+1 to most of this (and the name...I like butter, what can I say?). Mental health definitely has a connection to when/how much you sleep. The difference between quality is just far too apparent for me. Sleep during the day? I need 10 hours it seems. Sleep at night (even 1-2 am)? I need like 5-6 hours. There's a lot of science pointing to 8-9 ours as optimal, but I there's definitely a difference. The point I disagree with is the "Is it working for you?" part. I know what Butter is trying to say, but it's not a question of "Does it work for you?" but "When will is *stop* working for you?"

D07a525f9021f8d72bf6aaa52893c795

(1011)

on June 02, 2012
at 11:03 AM

http://articles.mercola.com/sites/articles/archive/2012/06/02/can-sleeping-affect-immune-system.aspx?e_cid=20120602_DNL_art_1

Cdc21bedc8c5ff5c90a9dc0ea117208b

on June 02, 2012
at 09:31 AM

Wow, I;m sorry, I just realized my comment sounded petulant. I'm really sorry, I was just disappointed that I really shouldn't be awake at night. That's no excuse for me to sound that way, though.

Cdc21bedc8c5ff5c90a9dc0ea117208b

on June 02, 2012
at 09:00 AM

That's too bad, it makes me REALLY happy to be awake at night, and I am positive I am not anxious, depressed, stressed or an insomniac. I was, for a decade, and this is the first time I can remember that I'm not any of those things, just content. But I suppose you're right, and I should just learn to sleep like everyone else. Thank you!

Cdc21bedc8c5ff5c90a9dc0ea117208b

on June 02, 2012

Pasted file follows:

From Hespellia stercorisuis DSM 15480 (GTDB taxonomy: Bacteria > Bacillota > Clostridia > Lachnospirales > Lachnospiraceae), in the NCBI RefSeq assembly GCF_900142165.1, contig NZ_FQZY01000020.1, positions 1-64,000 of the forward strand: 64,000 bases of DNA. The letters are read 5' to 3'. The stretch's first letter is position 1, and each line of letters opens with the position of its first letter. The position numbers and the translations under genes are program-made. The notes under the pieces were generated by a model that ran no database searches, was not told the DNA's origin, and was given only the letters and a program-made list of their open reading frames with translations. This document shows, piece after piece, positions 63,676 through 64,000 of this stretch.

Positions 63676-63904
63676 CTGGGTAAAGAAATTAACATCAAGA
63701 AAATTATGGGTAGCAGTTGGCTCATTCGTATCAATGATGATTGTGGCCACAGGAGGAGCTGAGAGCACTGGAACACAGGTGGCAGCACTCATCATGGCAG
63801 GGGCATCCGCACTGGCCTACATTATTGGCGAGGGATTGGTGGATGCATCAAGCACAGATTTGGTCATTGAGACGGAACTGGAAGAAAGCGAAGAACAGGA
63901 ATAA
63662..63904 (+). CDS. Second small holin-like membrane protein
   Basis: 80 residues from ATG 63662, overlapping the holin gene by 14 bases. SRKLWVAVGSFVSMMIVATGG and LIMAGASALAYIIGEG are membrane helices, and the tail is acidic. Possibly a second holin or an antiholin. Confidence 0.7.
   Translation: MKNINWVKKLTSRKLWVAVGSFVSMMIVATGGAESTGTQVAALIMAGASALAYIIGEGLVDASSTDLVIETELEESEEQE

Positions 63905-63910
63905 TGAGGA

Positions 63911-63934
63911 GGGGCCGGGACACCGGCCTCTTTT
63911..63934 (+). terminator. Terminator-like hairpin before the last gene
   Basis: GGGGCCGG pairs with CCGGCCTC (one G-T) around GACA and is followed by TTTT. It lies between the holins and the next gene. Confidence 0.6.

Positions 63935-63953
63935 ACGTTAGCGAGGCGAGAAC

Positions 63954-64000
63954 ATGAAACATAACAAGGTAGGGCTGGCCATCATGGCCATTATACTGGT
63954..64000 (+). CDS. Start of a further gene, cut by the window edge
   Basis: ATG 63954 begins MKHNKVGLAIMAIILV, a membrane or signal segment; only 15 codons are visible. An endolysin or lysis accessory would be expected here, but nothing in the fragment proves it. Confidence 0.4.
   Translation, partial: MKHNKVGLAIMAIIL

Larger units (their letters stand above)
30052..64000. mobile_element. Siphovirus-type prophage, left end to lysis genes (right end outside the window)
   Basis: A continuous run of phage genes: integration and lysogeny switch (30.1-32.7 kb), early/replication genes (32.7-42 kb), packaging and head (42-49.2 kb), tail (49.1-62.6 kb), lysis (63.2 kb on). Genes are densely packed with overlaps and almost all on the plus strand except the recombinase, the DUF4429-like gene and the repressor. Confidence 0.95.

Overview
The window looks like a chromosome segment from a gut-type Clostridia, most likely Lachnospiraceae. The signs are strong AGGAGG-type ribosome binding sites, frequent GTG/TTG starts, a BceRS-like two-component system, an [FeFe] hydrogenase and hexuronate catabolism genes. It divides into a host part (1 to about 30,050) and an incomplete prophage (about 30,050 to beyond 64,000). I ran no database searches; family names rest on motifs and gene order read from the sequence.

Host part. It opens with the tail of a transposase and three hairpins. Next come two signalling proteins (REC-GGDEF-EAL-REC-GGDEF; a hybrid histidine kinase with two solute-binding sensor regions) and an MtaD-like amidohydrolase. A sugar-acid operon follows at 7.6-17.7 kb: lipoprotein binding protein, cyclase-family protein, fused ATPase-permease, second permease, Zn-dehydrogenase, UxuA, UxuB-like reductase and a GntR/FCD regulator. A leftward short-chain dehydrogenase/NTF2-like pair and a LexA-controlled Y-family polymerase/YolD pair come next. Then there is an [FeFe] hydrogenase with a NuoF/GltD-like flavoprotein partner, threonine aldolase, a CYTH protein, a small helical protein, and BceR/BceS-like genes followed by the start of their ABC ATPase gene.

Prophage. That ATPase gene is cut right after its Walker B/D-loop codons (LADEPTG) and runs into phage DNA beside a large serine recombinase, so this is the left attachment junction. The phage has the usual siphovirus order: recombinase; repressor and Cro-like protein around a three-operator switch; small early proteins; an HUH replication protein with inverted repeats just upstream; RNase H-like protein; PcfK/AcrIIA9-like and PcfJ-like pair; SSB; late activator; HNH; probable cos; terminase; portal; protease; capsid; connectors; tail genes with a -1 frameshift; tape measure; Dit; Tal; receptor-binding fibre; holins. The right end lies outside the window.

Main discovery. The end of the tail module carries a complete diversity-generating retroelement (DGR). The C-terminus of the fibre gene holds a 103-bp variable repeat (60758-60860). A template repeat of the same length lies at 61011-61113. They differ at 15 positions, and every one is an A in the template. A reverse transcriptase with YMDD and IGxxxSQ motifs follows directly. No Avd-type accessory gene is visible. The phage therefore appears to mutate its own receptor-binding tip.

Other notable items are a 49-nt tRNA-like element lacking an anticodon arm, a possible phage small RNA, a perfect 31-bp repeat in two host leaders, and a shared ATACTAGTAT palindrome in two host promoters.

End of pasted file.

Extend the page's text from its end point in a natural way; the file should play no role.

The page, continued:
at 08:48 AM

Sorry, I should have searched for that. My bad, and thank you.

Medium avatar

(2923)

on June 02, 2012
at 08:35 AM

http://paleohacks.com/questions/121844/what-if-im-nocturnal

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7 Answers

4
5e63e3fa78e998736106a4a5b9aef58c

on June 02, 2012
at 09:58 AM

Since early childhood, I've never been very successful at living a day-adapted schedule. Going to bed at dawn and waking up at noon is the natural rhythm I've always fallen into, given the chance. I sleep just fine during the day, and have never needed blackout curtains. And I do get sun exposure for Vitamin D; I just get mine in the afternoon.

I finally chose self-employment so I could dictate my own hours, and have been contentedly nocturnal for the last few years. I've always seen a noticeable improvement in my mental health whenever I've been on a night schedule, and in the last three years I've seen a big difference--I've finally been able to make certain changes in my life for the better.